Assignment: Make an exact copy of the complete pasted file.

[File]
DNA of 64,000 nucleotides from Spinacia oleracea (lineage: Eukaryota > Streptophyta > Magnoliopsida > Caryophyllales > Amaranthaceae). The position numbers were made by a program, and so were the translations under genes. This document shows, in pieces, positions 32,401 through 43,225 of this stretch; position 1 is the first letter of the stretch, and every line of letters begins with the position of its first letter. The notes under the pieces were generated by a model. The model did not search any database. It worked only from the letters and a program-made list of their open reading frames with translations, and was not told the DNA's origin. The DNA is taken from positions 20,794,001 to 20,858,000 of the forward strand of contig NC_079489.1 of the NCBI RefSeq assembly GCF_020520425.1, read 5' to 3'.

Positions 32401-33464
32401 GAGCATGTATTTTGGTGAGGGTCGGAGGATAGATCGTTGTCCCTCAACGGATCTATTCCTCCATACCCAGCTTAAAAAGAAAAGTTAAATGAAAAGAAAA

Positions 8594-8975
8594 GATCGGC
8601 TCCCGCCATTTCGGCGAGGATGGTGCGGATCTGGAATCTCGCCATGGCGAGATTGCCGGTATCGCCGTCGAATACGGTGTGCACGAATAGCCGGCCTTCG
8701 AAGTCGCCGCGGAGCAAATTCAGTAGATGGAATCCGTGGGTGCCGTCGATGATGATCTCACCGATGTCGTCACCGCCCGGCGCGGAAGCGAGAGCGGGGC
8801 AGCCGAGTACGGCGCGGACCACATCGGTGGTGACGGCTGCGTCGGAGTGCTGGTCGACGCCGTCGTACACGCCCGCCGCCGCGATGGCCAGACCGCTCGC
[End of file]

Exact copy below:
DNA of 64,000 nucleotides from Spinacia oleracea (lineage: Eukaryota > Streptophyta > Magnoliopsida > Caryophyllales > Amaranthaceae). The position numbers were made by a program, and so were the translations under genes. This document shows, in pieces, positions 32,401 through 43,225 of this stretch; position 1 is the first letter of the stretch, and every line of letters begins with the position of its first letter. The notes under the pieces were generated by a model. The model did not search any database. It worked only from the letters and a program-made list of their open reading frames with translations, and was not told the DNA's origin. The DNA is taken from positions 20,794,001 to 20,858,000 of the forward strand of contig NC_079489.1 of the NCBI RefSeq assembly GCF_020520425.1, read 5' to 3'.

Positions 32401-33464
32401 GAGCATGTATTTTGGTGAGGGTCGGAGGATAGATCGTTGTCCCTCAACGGATCTATTCCTCCATACCCAGCTTAAAAAGAAAAGTTAAATGAAAAGAAAA

Positions 8594-8975
8594 GATCGGC
8601 TCCCGCCATTTCGGCGAGGATGGTGCGGATCTGGAATCTCGCCATGGCGAGATTGCCGGTATCGCCGTCGAATACGGTGTGCACGAATAGCCGGCCTTCG
8701 AAGTCGCCGCGGAGCAAATTCAGTAGATGGAATCCGTGGGTGCCGTCGATGATGATCTCACCGATGTCGTCACCGCCCGGCGCGGAAGCGAGAGCGGGGC
8801 AGCCGAGTACGGCGCGGACCACATCGGTGGTGACGGCTGCGTCGGAGTGCTGGTCGACGCCGTCGTACACGCCCGCCGCCGCGATGGCCAGACCGCTCGC